Ten Things You Need to Know Today: Thursday 8 Oct 2020
Harris and Pence lock horns in vice-presidential debate
Democratic vice-presidential candidate Kamala Harris last night accused Donald Trump of “the greatest failure of any presidential administration” in history during a US election television debate. Hitting back, Republican Vice-President Mike Pence said the Democratic plan for the Covid-19 pandemic amounted to “plagiarism”. The Washington Post said Harris came out on top after keeping “the focus on Trump”.
New restrictions expected as hospital beds reach capacity
Covid-19 restrictions are expected to be tightened in parts of England early next week, with the closure of bars and restaurants on the cards. A ban on overnight stays away from home could also be imposed, as hospitals in some parts of the country run out of dedicated Covid-19 beds, the BBC says. The UK yesterday reported 14,162 new cases and 70 deaths. 3,145 people are currently in hospital with Covid.
George Floyd murder suspect released on bail
The former US police officer charged with the murder of unarmed black man George Floyd has been released on bail. Court records show that Derek Chauvin posted a $1m (£774,000) bond and was released on Wednesday morning. Chauvin, who was filmed kneeling on Floyd’s neck for eight minutes and 46 seconds, is due to face trial in March on charges of second-degree murder and manslaughter.
Brexit ‘is sending UK towards dictatorship’, judge claims
The government’s approach to Brexit could send the UK down a “very slippery slope” towards “dictatorship” or “tyranny”, a former president of the Supreme Court has claimed. Lord Neuberger drew specific attention to the Internal Market Bill, warning: “Once you deprive people of the right to go to court to challenge the government, you are in a dictatorship, you are in a tyranny.”
Could a Covid vaccine be available in UK next month?
Coronavirus vaccination jabs could be offered by the NHS as early as next month, The Sun says. Leaked documents have revealed a plan for hundreds of NHS staff to be deployed to administer inoculations at five sites across the country. However, delays to the Oxford University vaccine trial in the US mean that it could potentially be forced to restart after regulators have explored its side-effects, The Times says.
September was world’s hottest on record
Climate experts have revealed that last month was the hottest September on record around the world. Scientists at the European Union’s Copernicus Climate Change Service said surface air temperatures were 0.05C warmer than the year before, while parts of Britain hit 30C in September for the first time in four years. The record temperature for the month is 35.6C, set in Bawtry, South Yorkshire, in 1906.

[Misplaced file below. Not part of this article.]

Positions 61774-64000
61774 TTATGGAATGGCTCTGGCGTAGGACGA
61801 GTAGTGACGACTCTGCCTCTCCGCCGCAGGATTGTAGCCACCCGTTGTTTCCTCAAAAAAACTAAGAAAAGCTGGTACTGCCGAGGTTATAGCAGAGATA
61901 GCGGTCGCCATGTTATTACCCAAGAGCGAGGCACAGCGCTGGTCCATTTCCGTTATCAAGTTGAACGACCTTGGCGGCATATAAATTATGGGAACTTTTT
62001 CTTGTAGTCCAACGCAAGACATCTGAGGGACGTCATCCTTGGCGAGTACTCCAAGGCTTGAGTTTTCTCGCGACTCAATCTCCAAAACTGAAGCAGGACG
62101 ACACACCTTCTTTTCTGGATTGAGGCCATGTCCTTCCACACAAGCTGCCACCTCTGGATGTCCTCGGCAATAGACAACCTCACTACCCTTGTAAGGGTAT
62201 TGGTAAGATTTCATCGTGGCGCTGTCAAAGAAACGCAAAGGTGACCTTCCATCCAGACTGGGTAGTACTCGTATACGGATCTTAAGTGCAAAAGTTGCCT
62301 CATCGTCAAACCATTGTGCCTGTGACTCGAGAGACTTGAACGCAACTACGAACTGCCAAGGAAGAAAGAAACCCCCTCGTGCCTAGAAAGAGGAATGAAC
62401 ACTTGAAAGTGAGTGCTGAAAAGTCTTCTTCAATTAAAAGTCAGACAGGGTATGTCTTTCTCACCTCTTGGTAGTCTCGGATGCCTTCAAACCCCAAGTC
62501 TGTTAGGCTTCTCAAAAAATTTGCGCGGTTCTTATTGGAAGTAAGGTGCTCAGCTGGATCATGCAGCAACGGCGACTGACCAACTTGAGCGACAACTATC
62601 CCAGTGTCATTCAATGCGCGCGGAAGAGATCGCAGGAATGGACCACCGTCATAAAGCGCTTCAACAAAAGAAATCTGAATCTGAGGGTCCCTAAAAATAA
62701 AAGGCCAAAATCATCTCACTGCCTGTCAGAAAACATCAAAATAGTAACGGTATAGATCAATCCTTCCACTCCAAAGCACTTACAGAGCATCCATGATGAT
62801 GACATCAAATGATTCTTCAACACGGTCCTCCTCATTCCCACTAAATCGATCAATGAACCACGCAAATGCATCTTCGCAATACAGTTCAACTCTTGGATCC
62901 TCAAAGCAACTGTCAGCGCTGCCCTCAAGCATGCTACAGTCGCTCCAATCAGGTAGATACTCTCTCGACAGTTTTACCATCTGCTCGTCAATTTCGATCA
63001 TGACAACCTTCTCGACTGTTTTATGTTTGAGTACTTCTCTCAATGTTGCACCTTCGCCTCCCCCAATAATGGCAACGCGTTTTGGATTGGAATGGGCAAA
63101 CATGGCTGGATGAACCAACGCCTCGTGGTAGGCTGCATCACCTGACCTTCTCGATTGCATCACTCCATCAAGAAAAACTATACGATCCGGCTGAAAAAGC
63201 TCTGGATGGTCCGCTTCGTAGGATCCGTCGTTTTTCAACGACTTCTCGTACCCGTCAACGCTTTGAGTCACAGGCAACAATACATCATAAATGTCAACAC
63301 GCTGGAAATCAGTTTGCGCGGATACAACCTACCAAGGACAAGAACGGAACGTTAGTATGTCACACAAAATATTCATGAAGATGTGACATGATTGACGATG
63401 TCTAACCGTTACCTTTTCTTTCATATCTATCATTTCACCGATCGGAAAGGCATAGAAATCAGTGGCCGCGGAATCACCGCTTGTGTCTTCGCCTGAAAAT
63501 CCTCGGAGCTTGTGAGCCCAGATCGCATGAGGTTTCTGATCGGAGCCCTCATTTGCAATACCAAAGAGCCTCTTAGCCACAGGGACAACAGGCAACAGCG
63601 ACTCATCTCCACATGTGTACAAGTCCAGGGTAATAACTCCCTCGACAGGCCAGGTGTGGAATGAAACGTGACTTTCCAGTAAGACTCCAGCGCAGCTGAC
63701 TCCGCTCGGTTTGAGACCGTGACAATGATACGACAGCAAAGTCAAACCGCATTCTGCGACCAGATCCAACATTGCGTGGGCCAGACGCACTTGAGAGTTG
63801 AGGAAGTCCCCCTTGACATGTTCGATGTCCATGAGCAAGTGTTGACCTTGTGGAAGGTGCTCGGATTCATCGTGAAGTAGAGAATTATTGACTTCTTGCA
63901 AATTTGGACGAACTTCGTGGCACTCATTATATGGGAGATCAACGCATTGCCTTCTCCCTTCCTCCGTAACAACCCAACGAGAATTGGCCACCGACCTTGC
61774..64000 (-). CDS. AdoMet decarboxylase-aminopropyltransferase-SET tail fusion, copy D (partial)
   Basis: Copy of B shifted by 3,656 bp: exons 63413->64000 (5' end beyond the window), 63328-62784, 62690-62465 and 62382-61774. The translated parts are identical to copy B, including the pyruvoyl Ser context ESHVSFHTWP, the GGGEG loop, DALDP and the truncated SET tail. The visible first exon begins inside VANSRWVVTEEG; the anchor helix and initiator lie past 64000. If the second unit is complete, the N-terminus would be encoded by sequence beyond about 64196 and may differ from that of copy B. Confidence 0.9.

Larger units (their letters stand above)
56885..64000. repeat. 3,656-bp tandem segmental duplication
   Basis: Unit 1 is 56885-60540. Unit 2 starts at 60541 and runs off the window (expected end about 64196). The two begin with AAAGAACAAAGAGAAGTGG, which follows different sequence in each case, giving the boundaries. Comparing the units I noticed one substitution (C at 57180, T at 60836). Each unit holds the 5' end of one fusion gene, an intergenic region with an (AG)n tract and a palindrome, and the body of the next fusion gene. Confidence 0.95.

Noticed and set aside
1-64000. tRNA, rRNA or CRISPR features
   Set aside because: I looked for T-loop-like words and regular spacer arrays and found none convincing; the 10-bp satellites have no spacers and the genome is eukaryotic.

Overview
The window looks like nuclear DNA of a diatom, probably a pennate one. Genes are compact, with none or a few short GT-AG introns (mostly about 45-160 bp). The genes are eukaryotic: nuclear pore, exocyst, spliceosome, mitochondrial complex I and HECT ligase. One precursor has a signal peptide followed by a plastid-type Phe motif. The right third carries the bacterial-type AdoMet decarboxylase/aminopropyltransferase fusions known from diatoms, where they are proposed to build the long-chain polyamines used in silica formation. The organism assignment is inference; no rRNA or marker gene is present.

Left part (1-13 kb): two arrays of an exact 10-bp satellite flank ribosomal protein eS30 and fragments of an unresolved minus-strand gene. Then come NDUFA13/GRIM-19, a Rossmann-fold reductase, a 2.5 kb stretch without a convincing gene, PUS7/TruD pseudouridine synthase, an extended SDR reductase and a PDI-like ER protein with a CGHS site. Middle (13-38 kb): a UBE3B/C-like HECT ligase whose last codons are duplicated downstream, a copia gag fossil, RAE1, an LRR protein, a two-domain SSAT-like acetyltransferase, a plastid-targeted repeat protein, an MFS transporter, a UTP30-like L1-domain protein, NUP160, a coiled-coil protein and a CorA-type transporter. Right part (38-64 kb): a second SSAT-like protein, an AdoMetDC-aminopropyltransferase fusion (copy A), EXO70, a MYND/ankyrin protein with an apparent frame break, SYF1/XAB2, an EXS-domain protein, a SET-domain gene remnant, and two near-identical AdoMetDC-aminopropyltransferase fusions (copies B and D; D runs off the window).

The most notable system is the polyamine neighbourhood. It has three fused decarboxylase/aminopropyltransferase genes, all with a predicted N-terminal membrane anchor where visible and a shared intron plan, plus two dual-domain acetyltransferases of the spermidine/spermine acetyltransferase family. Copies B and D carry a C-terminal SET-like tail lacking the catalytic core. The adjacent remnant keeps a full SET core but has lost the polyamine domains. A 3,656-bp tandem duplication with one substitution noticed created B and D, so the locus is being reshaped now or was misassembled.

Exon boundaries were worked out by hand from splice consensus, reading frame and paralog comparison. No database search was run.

‘Isis Beatles’ suspects appear in US court
Two Islamic State (Isis) suspects have appeared in a US court charged with the killing of four American hostages. Alexanda Kotey and El Shafee Elsheikh, believed to belong to an Isis cell nicknamed “The Beatles”, are accused of involvement in kidnappings in Iraq and Syria. The men, who appeared in court via video link, have denied the charges.
World Bank warns that extreme poverty is rising
The World Bank has warned that extreme poverty is expected to rise this year for the first time in more than two decades. Defined as living on less than $1.90 (£1.50) a day, the pandemic is expected to push up to 115 million people into the category, as the crisis compounds conflict and climate change. The projected increase would be the first since 1998 during the Asian financial crisis.
Herd immunity would have saved more lives, study claims
Herd immunity could have saved more lives than lockdown, a study from Edinburgh University has suggested. Reanalysis of the Imperial College London modelling that led to the nationwide lockdown shows shutting schools and preventing younger people from mingling may have had the “counterintuitive effect” of killing more people, The Telegraph says.
Evacuations in Russia as munitions depot bursts into flames
Russia has evacuated more than 2,000 people from neighbouring villages after explosions at a munitions depot in the Ryazan region south-east of Moscow. The blaze was caused by a wildfire nearby and caused munitions to explode. Hundreds of firefighters were battling the fire into the evening as flames and huge clouds of smoke emerged from the depot, which is believed to house 75,000 tonnes of munitions.